Prosecutors are seeking a 27-month sentence for Anthony Levandowski, the former head of Uber Technologies Inc.’s autonomous vehicle unit, after he plead guilty in March to stealing trade secrets from Alphabet Inc.’s self-driving car company Waymo LLC.
In addition to jail time, prosecutors are also seeking three years of supervised release and a restitution payment from Levandowski of $765,500 to Waymo for his crimes. According to Reuters, Levandowski’s attorneys are seeking 12 months of home confinement, community service and a $95,000 fine.
In what turned out to be one of the most sordid tales in the still nascent self-driving sector, Levandowski stole autonomous vehicle technology from Waymo and then gave it to Uber. Where the story becomes complicated is the chain of events. Levandowski had previously worked at Waymo, known at the time as the Google Car Project, before he left to establish a self-driving truck startup called Otto. Otto was then acquired by Uber for $680 million in August 2016, with Levandowski appointed to lead the Uber autonomous vehicle development team.
In February 2017, Waymo LLC filed a lawsuit against Uber claiming that Levandowski stole some of its autonomous vehicle technology and was using it at Uber. Waymo alleged that Levandowski had downloaded more than 14,000 confidential design files, including the designs for Waymo’s lidar technology.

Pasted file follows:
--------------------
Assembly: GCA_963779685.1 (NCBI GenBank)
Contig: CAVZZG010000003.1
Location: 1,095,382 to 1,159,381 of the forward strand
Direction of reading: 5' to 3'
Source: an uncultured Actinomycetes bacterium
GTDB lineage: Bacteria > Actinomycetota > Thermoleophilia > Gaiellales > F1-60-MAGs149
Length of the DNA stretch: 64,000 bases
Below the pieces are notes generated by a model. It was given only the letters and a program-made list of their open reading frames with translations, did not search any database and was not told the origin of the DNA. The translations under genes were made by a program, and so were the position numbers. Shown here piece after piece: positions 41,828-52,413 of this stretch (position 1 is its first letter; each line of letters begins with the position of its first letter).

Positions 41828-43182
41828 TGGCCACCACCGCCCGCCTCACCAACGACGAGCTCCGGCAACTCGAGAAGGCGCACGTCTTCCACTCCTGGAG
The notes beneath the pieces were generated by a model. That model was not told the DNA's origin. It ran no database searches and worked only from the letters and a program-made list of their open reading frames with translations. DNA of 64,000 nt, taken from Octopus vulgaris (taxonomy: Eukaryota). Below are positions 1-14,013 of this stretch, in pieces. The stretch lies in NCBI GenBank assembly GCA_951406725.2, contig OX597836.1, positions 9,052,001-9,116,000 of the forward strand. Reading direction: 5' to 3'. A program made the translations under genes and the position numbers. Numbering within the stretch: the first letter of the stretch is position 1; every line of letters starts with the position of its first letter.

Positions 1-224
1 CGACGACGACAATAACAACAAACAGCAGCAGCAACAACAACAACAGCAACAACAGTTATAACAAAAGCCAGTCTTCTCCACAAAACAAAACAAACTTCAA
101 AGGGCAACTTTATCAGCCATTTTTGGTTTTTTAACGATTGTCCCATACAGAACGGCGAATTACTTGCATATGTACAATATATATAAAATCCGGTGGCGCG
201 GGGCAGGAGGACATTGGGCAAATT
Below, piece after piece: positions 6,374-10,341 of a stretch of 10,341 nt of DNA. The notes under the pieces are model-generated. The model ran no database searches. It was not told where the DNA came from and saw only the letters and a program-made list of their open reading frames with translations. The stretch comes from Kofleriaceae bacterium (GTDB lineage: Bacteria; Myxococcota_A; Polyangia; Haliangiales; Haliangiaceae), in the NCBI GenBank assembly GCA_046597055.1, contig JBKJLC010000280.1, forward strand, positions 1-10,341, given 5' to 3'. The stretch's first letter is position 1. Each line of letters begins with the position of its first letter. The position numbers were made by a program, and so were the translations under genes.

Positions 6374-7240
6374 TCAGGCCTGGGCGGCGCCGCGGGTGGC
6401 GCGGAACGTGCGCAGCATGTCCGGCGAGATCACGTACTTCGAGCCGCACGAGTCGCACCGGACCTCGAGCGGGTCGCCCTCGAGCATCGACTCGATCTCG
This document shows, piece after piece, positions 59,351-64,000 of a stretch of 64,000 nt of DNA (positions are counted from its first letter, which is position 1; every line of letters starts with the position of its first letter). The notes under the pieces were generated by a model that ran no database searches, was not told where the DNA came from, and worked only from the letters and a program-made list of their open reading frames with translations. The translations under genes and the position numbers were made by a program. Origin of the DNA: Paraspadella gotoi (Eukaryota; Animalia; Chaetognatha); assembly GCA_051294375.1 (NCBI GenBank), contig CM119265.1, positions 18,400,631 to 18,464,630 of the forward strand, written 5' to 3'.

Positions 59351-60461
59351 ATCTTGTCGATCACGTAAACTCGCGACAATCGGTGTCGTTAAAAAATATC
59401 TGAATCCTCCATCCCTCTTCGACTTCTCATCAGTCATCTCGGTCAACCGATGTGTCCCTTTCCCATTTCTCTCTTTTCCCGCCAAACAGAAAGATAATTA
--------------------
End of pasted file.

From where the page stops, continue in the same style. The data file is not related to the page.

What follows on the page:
The litigation itself was farcical at times as Uber first defended Levandowski and denied all accusations before later firing Levandowski in May 2017 after he refused to cooperate with the court, citing his Fifth Amendment right to avoid self-incrimination. The Uber side of the litigation was settled in 2018 for $245 million.
Levandowski was charged separately by the U.S. Attorney’s Office for the Northern District of California in August on 33 counts of theft and attempted theft of trade secrets from Google.
Despite being only 40, Levandowski’s lawyers are claiming jail time would be a “death sentence” due to the current COVID-19 pandemic. “It is, unfortunately, no exaggeration to say that a prison sentence today can amount to the imposition of a serious health crisis, even a death sentence, given the BOP’s (Federal Bureau of Prisons) current inability to control the spread of the coronavirus,” Levandowski’s attorneys wrote.
It’s not known if Levandowski has any pre-existing conditions that might make a COVID-19 infection worse, but data from the U.S. Centers for Disease Control notes that the vast majority of people who die from COVID-19 are above the age of 55, increasing with age.